ELL: re: moderator

jireem at utxvms.cc.utexas.edu jireem at utxvms.cc.utexas.edu
Thu Sep 30 13:31:10 UTC 1999

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Date: Thu, 30 Sep 1999 07:31:10 -0600 (CST)
From: jireem at utxvms.cc.utexas.edu
Subject: ELL: re: moderator
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I've lurked on ELL as long as it's been up, and this is my first post. I'm
not an expert on endangered languages but am generally interested in
issues of linguistic preservation, specifically text production,
orthography design, and human-language-technology complexes. I've also
followed other ELL threads with interest. I'm writing my dissertation on
the representational practices of American linguists, a sort of history of
disciplinary discourse, and I like staying in touch with current
conversations. I'd feel sorry to see these ones go.

Arguments for and against a moderator (or two) both seem reasonable
-- on one hand, we'd like to preserve the immediacy, authenticity,
and informality of discussions (and there may be questions of political
ethics involved as well); on the other hand, we need to protect the list
from becoming *too* immediate, authentic, and informal in ways that seem
endemic to on-line environments/communities.  Without any face-to-face
bonds, it's too easy to start slamming and flaming.

I offer these three thoughts on moderated lists:

1. I'd like to be able to appeal to our sense of community and avoid the
moderator. But this appeal is premature. Or is it? I think it's important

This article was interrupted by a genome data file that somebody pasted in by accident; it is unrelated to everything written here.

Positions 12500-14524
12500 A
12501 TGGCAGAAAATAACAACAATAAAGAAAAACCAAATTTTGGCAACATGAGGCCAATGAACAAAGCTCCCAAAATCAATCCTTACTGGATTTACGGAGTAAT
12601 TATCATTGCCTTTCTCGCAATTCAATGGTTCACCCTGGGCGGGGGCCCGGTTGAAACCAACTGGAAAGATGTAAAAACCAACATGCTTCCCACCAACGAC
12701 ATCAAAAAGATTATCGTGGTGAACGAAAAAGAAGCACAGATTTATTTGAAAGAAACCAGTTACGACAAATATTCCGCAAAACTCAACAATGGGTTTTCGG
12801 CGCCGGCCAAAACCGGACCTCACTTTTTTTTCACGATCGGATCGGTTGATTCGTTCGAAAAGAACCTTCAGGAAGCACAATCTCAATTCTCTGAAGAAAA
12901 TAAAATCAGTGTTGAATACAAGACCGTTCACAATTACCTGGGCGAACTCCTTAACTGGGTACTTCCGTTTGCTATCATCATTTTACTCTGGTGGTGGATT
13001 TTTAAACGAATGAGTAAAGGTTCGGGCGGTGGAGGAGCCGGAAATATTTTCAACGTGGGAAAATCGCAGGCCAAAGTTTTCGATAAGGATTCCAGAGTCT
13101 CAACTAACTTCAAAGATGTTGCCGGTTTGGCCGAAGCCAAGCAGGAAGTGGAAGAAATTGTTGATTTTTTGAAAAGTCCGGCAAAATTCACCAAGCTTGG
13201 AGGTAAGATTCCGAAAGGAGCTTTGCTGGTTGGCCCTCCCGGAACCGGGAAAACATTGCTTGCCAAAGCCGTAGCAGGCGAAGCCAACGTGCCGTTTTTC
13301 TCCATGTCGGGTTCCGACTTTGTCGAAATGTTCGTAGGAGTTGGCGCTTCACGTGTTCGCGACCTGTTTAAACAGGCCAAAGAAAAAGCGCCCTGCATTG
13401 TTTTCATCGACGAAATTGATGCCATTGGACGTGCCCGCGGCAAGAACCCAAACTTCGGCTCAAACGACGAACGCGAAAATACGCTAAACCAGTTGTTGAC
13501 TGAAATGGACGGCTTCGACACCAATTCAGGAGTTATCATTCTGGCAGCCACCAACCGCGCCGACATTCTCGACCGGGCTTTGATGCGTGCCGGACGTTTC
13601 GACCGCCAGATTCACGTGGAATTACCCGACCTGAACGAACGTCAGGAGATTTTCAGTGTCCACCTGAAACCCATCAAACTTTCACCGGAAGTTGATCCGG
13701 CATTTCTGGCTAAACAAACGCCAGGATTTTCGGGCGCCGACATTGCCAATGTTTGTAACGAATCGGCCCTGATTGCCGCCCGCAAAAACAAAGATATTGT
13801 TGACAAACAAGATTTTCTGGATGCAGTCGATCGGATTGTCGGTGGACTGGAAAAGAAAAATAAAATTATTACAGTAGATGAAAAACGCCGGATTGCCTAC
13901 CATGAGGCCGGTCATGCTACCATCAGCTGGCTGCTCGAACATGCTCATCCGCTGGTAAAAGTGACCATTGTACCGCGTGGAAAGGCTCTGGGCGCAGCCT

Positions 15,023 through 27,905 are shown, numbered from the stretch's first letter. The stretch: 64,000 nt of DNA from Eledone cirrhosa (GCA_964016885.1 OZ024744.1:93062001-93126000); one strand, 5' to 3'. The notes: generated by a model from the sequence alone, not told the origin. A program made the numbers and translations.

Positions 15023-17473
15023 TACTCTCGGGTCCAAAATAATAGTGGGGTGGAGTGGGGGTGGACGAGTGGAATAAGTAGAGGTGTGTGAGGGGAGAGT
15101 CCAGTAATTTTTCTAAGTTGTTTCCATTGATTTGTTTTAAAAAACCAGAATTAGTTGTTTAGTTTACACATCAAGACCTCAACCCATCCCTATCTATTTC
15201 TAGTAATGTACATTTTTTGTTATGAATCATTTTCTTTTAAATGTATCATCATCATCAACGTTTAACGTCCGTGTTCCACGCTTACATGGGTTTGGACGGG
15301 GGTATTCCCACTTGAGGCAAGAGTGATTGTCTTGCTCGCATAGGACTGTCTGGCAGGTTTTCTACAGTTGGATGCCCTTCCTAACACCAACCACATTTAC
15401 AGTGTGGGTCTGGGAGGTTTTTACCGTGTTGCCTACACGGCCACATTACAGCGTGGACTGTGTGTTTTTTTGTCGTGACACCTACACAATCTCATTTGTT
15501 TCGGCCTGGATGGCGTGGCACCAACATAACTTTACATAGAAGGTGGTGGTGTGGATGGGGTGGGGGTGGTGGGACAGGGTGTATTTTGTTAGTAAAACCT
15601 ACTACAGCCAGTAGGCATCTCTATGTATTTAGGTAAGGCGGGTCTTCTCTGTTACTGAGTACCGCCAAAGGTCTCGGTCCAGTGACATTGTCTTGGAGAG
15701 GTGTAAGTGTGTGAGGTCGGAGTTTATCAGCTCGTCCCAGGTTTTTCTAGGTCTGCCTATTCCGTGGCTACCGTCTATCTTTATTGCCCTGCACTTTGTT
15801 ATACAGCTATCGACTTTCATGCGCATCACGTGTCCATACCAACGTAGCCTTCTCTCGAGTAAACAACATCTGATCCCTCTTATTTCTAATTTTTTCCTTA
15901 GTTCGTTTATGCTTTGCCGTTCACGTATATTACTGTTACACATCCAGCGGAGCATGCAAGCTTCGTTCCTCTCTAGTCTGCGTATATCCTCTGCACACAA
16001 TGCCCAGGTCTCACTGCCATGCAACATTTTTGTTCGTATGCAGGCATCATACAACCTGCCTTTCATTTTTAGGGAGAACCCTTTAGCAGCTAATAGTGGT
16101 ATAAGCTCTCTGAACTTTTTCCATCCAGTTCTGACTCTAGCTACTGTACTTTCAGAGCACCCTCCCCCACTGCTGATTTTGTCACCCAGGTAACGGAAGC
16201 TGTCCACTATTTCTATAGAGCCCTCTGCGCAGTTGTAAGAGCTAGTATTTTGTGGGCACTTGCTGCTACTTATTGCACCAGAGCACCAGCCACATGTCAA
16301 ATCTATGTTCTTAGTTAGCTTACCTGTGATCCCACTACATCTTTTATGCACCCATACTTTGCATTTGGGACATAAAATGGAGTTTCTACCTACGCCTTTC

to remember that the social protocols of interaction in these environments
are still evolving. It's going to be rough. It's a frontier. However, it's
clear that what's evolving is a public sphere, and that the rules for
public discourse (ok, American ones) add civility onto Grice's maxims.

Call it Erard's maxim for Internet discourse: civility + Grice

2. The other moderated list I'm on, LINGUIST, generates good discussion
on a wide range of interesting and controversial topics. In my
experience, moderating does not eliminate or edit certain kinds of
topics.  On the other hand, the flavor of the list is dependent on the
moderator him or herself. Recently LINGUIST featured an often-heated
discussion on universal word order; some people might have called some
posts "flames." Thus, moderating is not a guarantee against (what
some might perceive as) uncivil discourse.

3. My other immediate thought is that LINGUIST costs money to run. So does
an edited list, WriterL, that I'm going to subscribe to. Is it possible to
run a moderated list without paying the moderator and ensuring their lack
of bias (and our trust in their absence of bias) thereby?


Michael Erard
Ph.D. Candidate, Department of English
University of Texas at Austin
Instructor, Department of English
Southwestern University, Georgetown, Texas

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